This forum is made for people who want to help others and for those who need help, not for people who want to help themselves...

P.S.
Sorry if I sound a bit rude or conceited people... (I only have two posts myself)

#18
MDGx

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(I only have two posts myself)

Yeah, you should be banned from the internet for having "just" 2 posts. How dare you? :lol: :lol:

#19
rloew

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Dear Petr,

Some of the information you posted is not public knowledge and would require substantial reverse engineering of the ESDI_506.PDR file to identify. You said you are not a serious coder, which is why I questioned your sources. Neither the major hard drive manufacturers nor the driver writers at VIA seem aware of some of your info so testing actual hard drives is unlikely to produce the results you posted.

Anyone who is able to solve the 137GB limit on their own is free to do so. But as you yourself stated, they should not look at my code. This includes information posted by anyone who has. I have already found postings elsewhere by people attempting to reverse engineer my demo copy to distribute warez copies.

The Phoenix BIOS, as well as my Patch, come under the interoperability exemption to the D.M.C.A. but reverse engineering my code would not since it would add no new interoperability.

Rudolph R. Loew

http://rloew1.no-ip.com

P.S.

As for the A, B and C comments by other posters. The answer is C.
I know the intent of this forum, so A is not true. Otherwise I woud have done B.

The other posting was in response to a list of existing approaches that only covered a limited number of chipsets. I offered the only solution that covered all of them.

If anybody objects to "Commercial" code, they can write their own, independently of course. My Patch is not suited for any of the Open Source Business models.

Edited by rloew, 30 August 2009 - 12:41 AM.


#20
nitebat

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rloew
P.S.

As for the A, B and C comments by other posters. The answer is C.
I know the intent of this forum, so A is not true. Otherwise I woud have done B.


Logged & noted, with respect, rloew.

Part of keeping Win 9x alive is compatability with new hardware & software. This forum, it seems, will leave no stone unturned in that regard.

There are many ways to build a house;

the 'other' poster :hello:

#21
Petr

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The 137 Gig limit is only a partition size limit.


In case of disk driver like ESDI_506.pdr, it is not partition size limit but physical disk size limit. Standard ESDI_506.PDR does not use 48-LBA addressing scheme and therefore is not able to address any sector on the HDD above 137GB barrier.

It is not related to partitions in any way, no doubt.

Maybe I will find some time this weekend and try put 160G disk into W98SE box and try all possible combinations of drivers, partitions and tools to bring some more light into the darkness of contradictory statements regarding various tools.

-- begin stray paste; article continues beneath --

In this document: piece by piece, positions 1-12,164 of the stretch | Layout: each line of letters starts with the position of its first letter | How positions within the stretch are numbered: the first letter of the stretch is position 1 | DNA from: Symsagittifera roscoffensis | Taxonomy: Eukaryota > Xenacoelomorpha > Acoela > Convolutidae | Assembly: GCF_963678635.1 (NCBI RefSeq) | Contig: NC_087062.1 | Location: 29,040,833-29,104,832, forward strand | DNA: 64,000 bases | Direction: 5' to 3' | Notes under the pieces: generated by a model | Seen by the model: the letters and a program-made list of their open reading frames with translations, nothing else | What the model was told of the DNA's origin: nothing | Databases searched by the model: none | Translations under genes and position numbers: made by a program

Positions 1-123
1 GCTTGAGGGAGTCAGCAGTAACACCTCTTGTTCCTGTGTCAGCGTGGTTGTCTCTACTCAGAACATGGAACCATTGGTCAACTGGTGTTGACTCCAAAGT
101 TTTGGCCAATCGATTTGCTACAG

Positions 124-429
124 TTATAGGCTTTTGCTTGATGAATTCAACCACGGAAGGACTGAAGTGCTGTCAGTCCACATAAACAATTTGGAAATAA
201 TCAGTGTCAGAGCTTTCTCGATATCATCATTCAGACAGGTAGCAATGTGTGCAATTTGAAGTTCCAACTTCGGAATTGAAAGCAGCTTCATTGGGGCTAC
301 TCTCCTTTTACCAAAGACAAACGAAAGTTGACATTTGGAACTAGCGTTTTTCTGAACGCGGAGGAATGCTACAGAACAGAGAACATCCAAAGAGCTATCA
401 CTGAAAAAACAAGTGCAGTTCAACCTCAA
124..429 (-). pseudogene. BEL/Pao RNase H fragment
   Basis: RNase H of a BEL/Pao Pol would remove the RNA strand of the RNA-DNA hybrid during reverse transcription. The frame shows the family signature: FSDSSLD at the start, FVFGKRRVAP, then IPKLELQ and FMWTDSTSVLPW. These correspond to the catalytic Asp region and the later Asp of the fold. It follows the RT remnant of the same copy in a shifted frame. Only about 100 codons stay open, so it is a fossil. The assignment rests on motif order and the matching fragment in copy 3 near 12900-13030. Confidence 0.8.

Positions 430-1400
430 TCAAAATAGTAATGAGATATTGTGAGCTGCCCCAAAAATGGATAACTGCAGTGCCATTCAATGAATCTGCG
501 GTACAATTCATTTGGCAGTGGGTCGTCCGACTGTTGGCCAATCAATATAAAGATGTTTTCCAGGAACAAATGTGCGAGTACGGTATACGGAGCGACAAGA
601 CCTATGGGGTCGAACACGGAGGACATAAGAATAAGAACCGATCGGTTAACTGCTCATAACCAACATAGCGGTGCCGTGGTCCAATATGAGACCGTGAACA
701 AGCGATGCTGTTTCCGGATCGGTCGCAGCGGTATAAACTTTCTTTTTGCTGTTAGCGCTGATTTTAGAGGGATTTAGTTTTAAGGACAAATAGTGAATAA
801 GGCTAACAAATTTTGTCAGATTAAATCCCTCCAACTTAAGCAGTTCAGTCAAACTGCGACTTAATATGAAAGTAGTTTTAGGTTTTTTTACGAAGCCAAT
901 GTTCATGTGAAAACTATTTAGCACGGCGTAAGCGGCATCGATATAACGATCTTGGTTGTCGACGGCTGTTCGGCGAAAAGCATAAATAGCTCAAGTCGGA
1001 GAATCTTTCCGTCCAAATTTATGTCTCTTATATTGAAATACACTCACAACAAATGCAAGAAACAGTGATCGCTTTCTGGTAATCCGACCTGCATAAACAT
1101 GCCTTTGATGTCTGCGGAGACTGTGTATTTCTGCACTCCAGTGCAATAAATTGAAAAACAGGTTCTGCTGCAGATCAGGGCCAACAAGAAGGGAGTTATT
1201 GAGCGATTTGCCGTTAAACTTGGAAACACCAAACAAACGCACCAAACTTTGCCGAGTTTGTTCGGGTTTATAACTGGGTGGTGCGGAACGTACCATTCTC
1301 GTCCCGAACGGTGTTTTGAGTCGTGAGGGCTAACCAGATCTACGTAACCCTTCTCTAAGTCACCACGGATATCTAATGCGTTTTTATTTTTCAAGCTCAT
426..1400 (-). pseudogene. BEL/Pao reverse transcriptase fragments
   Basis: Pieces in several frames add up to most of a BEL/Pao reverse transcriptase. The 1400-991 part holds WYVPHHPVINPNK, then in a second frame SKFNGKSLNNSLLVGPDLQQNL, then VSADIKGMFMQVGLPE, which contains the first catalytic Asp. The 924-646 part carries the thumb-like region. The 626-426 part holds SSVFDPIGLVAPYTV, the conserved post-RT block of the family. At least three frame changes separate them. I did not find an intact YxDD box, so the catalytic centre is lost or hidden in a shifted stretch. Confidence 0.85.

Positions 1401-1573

Petr

#22
nitebat

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Petr:

oops, forgot about those extra address bits. It is improtant if we'er gonna keep up then. Could you install XP on a large drive in FAT32 just so you could acsses most of it. What would happen. Could that be done as a 'workaround' for now?

nitebat

#23
rloew

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The 137 Gig limit is only a partition size limit. I tend to use multiple partitions (for (limited) data safety) myself. Admittedly, some people need huge partitions (scientists, video editing). It is a limited audience. But part of keeping Win 9x alive is compatability with new hardware & software. This forum, it seems, will leave no stone unturned in that regard.


Dear Nitebat,

I would like to see a SCANDISK and DEFRAG that can handle large partitions too. My patch allows Windows to use all of a large hard drive but it does not patch programs that choke on large partitions. Windows itself can handle at least 400GB partitions. So can DOS. You can SCANDISK large partitions in DOS, as long as you have BIOS support, but I have not seen any DEFRAG for DOS or Windows that will work. The shareware ones are just wrappers for Microsoft's DEFRAG. Commercial ones probably would not support large partitions either since large hard drives are not officially supported in Windows 9x/ME. I don't like XP or even ME so I go out of my way to support 9x and even DOS. Unfortunately, trying to fix SCANDISK has proven to be a lot more difficult than solving the 137GB limit. As for scientists and video editors, I think they may find the 4GB file limit more limiting than the 137GB partition limit. I hit that limit in a mathematical program I was working on. I think archiving would be most likely reason for large partitions.